A Biblical autobiography: My first assignment in seminary.
Growing up, my relationship with the Bible was primarily influenced by my mother’s love and dependence on Scripture, as well as the Church of the Nazarene’s focus on the Word. My mother loved Scripture because it revealed to her the God who helped her persevere through difficult times, and she spoke often of it being spiritual food. She went to many Bible studies, and currently goes to three each week. Once, when I was a child, she complained that she would never read the Bible as much as one of her friends, and I told her that if she read a little bit each day, she would read just as much, if not more than her friend. I don’t remember this, but now her Bible is well-worn, inscribed with small notes and red hearts, and she encourages me to read more when I feel that the words are dry, old and tired. Because of her, I hesitatingly acknowledge that it’s probably not the Word that is dry, old and tired, but it is my soul that is dry, clinging to old ways and tired of working toward understanding and grappling with the implications of truth.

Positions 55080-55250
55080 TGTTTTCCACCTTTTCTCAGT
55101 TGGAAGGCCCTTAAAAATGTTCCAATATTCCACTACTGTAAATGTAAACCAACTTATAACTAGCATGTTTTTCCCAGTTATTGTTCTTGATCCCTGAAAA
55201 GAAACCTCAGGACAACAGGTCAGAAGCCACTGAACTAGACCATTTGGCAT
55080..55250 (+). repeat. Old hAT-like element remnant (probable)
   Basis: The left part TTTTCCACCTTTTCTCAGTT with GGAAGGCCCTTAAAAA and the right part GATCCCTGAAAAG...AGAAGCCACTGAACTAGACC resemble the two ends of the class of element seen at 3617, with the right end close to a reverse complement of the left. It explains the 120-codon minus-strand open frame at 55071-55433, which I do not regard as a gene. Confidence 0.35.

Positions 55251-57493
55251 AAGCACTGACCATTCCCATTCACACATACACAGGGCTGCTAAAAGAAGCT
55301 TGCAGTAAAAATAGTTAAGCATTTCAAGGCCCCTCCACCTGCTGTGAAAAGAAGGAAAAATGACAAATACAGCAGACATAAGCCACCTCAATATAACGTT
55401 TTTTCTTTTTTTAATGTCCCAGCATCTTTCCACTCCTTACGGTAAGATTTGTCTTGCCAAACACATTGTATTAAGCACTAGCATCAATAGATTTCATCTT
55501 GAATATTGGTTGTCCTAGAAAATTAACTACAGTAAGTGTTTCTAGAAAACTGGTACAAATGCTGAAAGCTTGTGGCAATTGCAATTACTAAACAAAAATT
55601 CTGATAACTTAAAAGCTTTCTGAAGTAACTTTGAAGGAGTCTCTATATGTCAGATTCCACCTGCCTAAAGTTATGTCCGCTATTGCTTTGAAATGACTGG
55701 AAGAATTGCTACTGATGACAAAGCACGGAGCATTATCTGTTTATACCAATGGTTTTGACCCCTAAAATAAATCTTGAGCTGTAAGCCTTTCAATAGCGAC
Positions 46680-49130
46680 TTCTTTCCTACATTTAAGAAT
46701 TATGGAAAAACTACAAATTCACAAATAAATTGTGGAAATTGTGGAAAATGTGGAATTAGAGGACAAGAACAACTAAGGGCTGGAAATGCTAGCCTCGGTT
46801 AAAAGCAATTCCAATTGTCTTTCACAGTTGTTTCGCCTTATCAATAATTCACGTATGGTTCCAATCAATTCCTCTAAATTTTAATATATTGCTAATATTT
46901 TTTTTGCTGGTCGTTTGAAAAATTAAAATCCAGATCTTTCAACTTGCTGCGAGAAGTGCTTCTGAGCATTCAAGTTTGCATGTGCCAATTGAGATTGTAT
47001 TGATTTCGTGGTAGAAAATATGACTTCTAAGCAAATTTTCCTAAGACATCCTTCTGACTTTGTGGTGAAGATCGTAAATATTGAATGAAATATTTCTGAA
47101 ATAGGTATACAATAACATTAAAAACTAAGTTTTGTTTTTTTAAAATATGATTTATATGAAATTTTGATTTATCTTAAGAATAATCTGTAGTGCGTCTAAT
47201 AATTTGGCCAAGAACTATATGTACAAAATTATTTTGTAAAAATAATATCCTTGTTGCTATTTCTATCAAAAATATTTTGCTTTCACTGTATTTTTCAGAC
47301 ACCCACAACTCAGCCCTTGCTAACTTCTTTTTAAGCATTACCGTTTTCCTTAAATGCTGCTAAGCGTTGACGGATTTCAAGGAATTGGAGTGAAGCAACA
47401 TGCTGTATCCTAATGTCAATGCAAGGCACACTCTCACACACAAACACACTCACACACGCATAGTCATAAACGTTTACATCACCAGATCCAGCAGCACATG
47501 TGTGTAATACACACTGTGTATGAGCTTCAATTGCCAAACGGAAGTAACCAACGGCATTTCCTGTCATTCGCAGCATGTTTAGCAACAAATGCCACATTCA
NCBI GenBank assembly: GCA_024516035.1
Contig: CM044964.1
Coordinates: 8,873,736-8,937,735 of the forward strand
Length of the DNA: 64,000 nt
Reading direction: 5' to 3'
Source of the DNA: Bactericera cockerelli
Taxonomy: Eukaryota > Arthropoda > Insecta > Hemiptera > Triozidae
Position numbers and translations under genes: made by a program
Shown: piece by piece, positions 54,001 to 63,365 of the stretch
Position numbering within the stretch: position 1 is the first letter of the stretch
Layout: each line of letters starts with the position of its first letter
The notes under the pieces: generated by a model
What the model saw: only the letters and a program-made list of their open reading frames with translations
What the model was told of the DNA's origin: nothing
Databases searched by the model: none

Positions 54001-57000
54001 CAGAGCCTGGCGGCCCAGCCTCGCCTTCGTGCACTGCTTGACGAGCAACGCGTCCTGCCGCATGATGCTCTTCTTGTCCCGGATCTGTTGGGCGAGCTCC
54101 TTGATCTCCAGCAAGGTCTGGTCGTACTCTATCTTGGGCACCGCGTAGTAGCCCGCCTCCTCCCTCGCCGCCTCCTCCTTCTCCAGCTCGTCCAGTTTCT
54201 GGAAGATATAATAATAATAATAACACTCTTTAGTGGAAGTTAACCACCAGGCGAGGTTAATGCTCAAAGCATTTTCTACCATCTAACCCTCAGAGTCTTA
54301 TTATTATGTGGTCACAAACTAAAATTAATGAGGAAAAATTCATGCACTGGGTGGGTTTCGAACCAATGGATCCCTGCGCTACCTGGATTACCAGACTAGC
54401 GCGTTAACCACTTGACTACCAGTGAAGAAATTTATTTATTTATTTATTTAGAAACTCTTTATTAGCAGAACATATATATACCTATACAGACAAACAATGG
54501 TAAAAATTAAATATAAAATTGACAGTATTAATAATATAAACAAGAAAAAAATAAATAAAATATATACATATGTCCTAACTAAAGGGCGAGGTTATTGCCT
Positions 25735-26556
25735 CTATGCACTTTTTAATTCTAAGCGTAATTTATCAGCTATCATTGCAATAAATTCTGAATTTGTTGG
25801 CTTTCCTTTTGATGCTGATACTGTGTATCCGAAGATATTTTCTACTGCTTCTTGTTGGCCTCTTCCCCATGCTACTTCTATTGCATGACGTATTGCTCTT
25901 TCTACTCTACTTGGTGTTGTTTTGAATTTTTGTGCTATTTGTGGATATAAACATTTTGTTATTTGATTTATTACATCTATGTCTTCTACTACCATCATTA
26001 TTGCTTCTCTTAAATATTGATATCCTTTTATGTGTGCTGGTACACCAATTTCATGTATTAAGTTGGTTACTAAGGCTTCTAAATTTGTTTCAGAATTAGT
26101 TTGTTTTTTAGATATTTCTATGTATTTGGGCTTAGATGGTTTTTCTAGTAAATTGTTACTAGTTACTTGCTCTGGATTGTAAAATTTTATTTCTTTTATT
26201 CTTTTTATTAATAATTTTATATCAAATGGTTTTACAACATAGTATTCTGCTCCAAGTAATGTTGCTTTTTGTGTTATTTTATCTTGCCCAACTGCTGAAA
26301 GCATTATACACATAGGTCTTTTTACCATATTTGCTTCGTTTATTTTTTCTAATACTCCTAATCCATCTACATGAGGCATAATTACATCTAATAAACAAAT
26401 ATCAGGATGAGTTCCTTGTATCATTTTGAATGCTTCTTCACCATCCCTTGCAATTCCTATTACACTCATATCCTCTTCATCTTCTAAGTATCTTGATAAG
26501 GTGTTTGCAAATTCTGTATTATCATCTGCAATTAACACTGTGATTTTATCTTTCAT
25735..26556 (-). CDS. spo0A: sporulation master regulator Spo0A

The Church of the Nazarene’s focus on the Word was instrumental in ensuring that I had a grasp on the actual text of the Bible, rather than just the popular stories. The church I grew up in was in the heart of the Silicon Valley, full of geeks and engineers who were not afraid to question ideas, and who surrounded me with people who were inquisitive, yet faithful. Thus, I always had a curiosity and appreciation for the historical and cultural context within which the Bible was written and during which the events of the Bible took place. Today, I want to explore the roots of the Bible—how it was canonized, what its myths look like in comparison to other creation stories of the time, the nuances of language and translation, and the ambiguities that people do not often talk about. I want to tread the line between faith that it is an inspired work and the knowledge that it is written by flawed people. I get frustrated by the concept of “cultural Christianity,” in which the Bible has been taken and co-opted by people who want to elevate their ideas of how life should be lived and understood, rather than letting the Bible be sacred, full of mystery, and waiting to be known: a reflection of God.